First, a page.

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Digital technology has transformed UK and global society, both in the workplace and at home. Given the continuing advances in digital technology, the importance of digital skills to both the economy and the ability of people to function in an increasingly digital world have been emphasised. In 2017, Lloyds Bank reported that 11.5 million people in the UK lacked basic digital skills, and the Office for National Statistics estimated 9 percent of people had never used the internet. Research has indicated that age, disability, social class, income and the age at which people leave education are indicators of internet use. In 2016, the House of Commons Science and Technology Committee suggested that the UK was facing a “digital skills crisis”, citing a 2013 study showing that the UK needed “745,000 additional workers with digital skills to meet rising demand from employers over the period 2013–2017”. The digital skills gap was “costing the UK economy an estimated £63 billion a year in lost GDP”.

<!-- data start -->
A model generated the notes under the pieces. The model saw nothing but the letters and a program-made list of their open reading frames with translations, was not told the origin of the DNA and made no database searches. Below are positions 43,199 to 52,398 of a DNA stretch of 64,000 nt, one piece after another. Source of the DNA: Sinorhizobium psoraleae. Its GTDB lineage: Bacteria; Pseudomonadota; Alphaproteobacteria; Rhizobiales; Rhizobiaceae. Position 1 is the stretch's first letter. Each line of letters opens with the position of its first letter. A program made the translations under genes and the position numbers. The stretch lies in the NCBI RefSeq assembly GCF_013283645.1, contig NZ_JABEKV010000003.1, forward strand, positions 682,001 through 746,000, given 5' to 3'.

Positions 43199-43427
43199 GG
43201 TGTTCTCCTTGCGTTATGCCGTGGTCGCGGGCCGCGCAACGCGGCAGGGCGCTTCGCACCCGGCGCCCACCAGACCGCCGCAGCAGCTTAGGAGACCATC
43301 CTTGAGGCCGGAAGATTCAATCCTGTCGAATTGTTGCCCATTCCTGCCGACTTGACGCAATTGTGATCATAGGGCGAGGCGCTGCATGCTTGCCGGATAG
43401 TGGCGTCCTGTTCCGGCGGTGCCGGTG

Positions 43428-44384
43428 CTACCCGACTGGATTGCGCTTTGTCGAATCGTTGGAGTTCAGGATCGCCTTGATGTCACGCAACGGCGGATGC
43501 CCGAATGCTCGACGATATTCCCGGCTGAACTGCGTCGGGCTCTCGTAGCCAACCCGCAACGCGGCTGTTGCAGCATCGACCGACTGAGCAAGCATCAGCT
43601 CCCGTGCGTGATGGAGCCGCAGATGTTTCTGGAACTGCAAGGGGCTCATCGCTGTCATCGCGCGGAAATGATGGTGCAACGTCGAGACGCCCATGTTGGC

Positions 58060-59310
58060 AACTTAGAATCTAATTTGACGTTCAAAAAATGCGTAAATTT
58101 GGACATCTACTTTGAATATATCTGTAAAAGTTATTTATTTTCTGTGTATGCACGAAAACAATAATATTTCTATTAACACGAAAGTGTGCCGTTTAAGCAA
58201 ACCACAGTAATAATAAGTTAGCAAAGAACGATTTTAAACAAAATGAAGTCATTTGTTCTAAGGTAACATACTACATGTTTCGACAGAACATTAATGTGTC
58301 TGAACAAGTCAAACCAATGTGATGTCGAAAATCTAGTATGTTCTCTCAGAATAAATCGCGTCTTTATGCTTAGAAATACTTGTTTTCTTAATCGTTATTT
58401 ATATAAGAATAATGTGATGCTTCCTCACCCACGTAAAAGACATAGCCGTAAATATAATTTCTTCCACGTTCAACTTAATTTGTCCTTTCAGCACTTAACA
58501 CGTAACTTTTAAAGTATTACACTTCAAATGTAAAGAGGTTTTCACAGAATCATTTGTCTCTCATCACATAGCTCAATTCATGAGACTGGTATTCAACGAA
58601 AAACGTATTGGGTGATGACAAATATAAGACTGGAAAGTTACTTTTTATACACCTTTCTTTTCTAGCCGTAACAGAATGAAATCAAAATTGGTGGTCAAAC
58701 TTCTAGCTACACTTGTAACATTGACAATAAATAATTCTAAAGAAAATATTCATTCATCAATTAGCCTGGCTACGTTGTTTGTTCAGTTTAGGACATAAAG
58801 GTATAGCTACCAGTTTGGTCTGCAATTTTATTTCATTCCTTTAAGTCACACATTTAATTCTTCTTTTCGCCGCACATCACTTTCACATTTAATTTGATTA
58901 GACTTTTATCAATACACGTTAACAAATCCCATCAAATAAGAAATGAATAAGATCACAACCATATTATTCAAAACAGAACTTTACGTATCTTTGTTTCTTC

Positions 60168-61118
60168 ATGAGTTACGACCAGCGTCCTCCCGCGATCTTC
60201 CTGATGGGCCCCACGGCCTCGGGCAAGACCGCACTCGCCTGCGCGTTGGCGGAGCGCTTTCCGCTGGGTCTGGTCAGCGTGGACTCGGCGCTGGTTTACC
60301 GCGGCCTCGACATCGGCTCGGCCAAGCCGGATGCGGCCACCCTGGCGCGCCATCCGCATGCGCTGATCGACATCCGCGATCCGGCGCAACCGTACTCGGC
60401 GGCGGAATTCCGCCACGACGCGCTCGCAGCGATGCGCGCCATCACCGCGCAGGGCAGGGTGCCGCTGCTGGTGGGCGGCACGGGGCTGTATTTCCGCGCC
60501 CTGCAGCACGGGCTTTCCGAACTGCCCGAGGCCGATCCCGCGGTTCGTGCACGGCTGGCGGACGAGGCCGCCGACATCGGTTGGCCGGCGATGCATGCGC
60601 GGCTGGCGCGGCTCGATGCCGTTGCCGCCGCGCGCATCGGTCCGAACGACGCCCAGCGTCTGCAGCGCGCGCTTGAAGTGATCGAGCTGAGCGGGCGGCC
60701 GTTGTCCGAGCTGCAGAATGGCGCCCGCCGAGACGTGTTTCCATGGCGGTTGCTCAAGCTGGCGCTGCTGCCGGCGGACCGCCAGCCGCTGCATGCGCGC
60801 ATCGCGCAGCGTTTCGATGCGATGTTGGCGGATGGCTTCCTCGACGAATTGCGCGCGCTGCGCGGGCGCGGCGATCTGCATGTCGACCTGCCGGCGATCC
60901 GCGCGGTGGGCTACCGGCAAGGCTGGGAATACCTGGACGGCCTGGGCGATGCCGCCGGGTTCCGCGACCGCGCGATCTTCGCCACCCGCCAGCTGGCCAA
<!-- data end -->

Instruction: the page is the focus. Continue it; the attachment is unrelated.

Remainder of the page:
In recent years, a number of measures have been introduced to improve digital skills in the UK. In September 2014, a new computing programme of study for the national curriculum was introduced. In March 2017, the Government published its UK Digital Strategy 2017, which suggested that 90 percent of all jobs within the next 20 years “will require some element of digital skills”. The Strategy included measures to reduce digital exclusion and improve core digital skills. It also proposed taking forward the recommendations of the Shadbolt Review to “ensure computer science students have the real-world, up to date skills needed in the digital economy”. However, Baroness Lane-Fox of Soho has suggested that the UK should celebrate not just digital skills but “digital understanding” which she defines as the “ability to both use technology and to comprehend, in real terms, the impact that it has on our lives”.


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